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Cap-and-Trade, State-by-State

Regional considerations tend to loom larger in debates over environmental policy than in other sorts of affairs. Some states consume more energy than others. Some states have more carbon-intensive economies than others. Some states are more or less likely to be negatively impacted by global warming. And some states are better equipped to take advantage of green energy development.

Today, I’m going to focus on the first of those concerns: household energy usage. The goal here is simple: the Congressional Budget Office recently put out an estimate (.pdf) of the costs of the Waxman-Markey cap-and-trade bill. The CBO estimated that the average American household would wind up paying a net of $175 in additional energy costs in the year it benchmarked, which was 2020. But how does that cost translate to individual states?

First, here’s the map, and then I’ll explain how I arrived at these numbers:

(large version) (color-blind version)

Before I go any further, let me make clear that my objective is to translate the CBO’s numbers, using my best interpretation of the CBO’s assumptions, to the level of individual states. I don’t make any other sort of judgment about the reliability of their numbers. If you don’t like the CBO’s numbers, you won’t like mine.

There are two principal drivers of the differences in costs between different states. One driver is the amount of carbon that residential customers in each state use, and the other is its income distribution. The reason the latter is important is because Waxman-Markey offers a series of direct and indirect subsidies to taxpayers that are intended to offset the increased energy costs, and some of those subsidies are targeted based on the income of the taxpayer.

But first, the more straightforward issue, which is carbon consumption. These numbers are taken from the EPA’s most recent (2005) estimates (.pdf) of the amount of CO2 emissions released in each state. The EPA breaks these down into five categories: residential, commercial, industrial, transportation, and electric power. We are concerned with two of those categories: residential and transportation.

Direct, residential use of carbon, such as for home heating fuel, is actually a relatively small part of the carbon picture, accounting for 5-6 percent of domestic carbon consumption. As you can see, the rule here is pretty simple — it evidently takes more carbon to heat your home than to cool it, and so colder states are associated with more residential carbon usage per capita, with the exception of a few states in the Pacific Northwest.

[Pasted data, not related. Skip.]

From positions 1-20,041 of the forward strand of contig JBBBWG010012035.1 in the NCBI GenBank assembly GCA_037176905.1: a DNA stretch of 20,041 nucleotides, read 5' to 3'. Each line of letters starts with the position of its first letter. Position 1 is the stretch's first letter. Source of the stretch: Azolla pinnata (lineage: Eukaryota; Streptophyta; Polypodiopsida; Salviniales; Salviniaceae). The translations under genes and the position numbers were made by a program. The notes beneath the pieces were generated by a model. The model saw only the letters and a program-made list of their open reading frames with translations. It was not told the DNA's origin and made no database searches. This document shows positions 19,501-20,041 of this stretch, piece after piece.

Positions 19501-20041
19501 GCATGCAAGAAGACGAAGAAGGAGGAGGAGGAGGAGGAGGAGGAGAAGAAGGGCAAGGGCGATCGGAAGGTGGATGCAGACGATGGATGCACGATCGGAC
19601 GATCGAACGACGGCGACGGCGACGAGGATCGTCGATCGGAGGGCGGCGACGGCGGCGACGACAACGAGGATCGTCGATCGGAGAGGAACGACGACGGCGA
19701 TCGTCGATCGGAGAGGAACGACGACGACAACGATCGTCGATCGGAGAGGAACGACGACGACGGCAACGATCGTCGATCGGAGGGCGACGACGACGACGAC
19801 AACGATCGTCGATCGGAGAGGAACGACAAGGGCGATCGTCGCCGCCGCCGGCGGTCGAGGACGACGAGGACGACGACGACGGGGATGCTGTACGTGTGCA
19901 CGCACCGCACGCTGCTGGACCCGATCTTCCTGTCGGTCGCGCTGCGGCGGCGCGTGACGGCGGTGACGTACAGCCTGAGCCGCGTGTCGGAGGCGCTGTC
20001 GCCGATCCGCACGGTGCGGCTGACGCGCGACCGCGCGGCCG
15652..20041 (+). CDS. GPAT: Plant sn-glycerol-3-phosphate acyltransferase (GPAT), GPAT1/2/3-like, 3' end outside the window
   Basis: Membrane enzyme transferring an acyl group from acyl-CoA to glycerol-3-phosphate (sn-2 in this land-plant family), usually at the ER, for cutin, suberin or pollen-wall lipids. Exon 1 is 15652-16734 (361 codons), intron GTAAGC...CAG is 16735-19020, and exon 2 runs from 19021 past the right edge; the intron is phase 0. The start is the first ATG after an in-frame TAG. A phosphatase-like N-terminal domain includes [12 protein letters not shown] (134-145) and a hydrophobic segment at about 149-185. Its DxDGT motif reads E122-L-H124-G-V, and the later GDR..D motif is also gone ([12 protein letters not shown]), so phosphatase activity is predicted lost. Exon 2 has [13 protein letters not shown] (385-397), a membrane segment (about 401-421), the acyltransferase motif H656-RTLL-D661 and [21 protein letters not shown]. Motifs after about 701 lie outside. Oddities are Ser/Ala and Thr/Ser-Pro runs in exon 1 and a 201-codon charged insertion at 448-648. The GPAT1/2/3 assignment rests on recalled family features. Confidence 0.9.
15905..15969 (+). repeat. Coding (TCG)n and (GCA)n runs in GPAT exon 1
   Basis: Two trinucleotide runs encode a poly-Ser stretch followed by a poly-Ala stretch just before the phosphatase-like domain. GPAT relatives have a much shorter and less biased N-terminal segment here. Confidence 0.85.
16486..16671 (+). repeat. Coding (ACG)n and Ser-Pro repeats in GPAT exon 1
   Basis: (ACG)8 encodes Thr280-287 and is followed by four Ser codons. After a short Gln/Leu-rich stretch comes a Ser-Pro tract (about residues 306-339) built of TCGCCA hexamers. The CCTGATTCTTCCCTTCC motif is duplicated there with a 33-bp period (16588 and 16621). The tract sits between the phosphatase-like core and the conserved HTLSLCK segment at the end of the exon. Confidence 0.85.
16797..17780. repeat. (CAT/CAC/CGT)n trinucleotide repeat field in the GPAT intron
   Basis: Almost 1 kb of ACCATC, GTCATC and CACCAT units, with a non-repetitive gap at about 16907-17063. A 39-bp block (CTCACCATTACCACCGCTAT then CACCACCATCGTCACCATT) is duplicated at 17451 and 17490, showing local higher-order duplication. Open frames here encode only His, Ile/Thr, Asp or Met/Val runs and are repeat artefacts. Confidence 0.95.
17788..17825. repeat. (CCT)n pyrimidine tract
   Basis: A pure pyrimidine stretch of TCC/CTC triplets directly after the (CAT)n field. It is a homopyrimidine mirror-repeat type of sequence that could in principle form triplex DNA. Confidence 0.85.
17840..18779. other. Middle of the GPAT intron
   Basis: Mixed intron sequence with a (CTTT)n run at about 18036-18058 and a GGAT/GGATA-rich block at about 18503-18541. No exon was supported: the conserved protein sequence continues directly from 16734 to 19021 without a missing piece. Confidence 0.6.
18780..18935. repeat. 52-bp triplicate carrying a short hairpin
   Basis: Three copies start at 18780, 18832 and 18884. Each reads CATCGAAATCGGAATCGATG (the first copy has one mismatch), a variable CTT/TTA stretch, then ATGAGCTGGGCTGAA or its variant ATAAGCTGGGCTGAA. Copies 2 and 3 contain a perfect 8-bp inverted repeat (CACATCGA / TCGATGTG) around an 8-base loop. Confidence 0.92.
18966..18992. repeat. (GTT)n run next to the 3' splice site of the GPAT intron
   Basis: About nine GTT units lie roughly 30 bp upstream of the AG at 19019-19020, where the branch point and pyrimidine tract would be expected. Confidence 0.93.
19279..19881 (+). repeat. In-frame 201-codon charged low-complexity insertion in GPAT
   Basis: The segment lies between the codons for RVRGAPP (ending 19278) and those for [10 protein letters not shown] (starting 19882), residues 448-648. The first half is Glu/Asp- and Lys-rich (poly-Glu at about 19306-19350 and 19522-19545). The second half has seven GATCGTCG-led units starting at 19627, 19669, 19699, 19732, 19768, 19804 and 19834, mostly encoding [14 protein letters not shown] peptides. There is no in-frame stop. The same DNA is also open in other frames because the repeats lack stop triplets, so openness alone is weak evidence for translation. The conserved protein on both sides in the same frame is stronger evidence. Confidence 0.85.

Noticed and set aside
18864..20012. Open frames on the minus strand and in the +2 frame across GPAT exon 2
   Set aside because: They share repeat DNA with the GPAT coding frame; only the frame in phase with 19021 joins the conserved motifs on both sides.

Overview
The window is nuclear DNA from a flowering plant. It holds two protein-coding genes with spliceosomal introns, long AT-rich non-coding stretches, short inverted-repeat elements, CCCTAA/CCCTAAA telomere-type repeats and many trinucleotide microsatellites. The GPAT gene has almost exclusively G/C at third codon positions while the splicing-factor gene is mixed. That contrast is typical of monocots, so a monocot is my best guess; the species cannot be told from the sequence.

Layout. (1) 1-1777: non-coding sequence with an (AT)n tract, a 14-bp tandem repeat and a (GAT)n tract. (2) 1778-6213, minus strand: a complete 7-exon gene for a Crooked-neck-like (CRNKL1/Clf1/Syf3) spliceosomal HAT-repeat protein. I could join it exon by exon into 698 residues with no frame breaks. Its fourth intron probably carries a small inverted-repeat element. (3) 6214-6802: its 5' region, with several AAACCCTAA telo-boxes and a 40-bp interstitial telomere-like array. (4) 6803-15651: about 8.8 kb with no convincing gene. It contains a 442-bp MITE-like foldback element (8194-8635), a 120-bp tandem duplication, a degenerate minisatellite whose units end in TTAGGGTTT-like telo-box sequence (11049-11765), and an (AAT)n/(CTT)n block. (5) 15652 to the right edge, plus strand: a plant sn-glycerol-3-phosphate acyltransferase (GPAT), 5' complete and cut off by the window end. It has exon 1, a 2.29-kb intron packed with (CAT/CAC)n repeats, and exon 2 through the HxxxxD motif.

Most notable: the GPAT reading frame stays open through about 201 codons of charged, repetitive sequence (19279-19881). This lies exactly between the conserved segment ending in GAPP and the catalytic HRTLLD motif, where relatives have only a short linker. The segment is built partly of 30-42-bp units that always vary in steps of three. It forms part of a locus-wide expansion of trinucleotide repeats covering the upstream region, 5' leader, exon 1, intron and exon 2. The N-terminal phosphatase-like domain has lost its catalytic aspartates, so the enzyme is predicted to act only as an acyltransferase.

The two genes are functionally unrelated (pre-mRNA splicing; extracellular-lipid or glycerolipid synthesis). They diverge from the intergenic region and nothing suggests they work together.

Most carbon consumption in the transportation sector — about 60 percent — is the result of the usage of personal cars, and is therefore paid for directly by taxpayers in the form of gasoline prices. Some states, particularly Southern states, do more driving than others; there are also differences related to fuel efficiency standards, the availability of public transportation (such as in New York) and so forth. A couple of states — namely Wyoming and Alaska — are extreme outliers owing to what I believe is the relatively high usage of personal aircraft. Note that transportation constitutes a much bigger piece of the carbon puzzle than do home energy costs — about 30 percent of all U.S. emissions.

To estimate the amount of residential carbon usage in each state, I take the EPA’s CO2 estimate for the residential sector and add it to 60 percent of their estimate for the transportation sector, then divide the result by the number of households in each state. What about the other sources of carbon emissions, like industrial use and electricity production? They are certainly relevant insofar as the regional impacts of Waxman-Markey go, but they are not relevant in terms of interpreting the CBO’s estimates, which seek to determine the direct cost to taxpayers in the form of higher energy prices only. For instance, West Virginia is associated with high carbon consumption in its commercial sector because of its production of coal. But much of that coal is exported to other states; the amount of carbon that residential customers in West Virginia consume is not particularly high. That does not mean that West Virginians don’t have reason to fret about Waxman-Markey — it’s just a different type of cost than we’re trying to get at here. Conversely, some states like Maine which have high residential use of carbon do not have particularly carbon-intensive economies.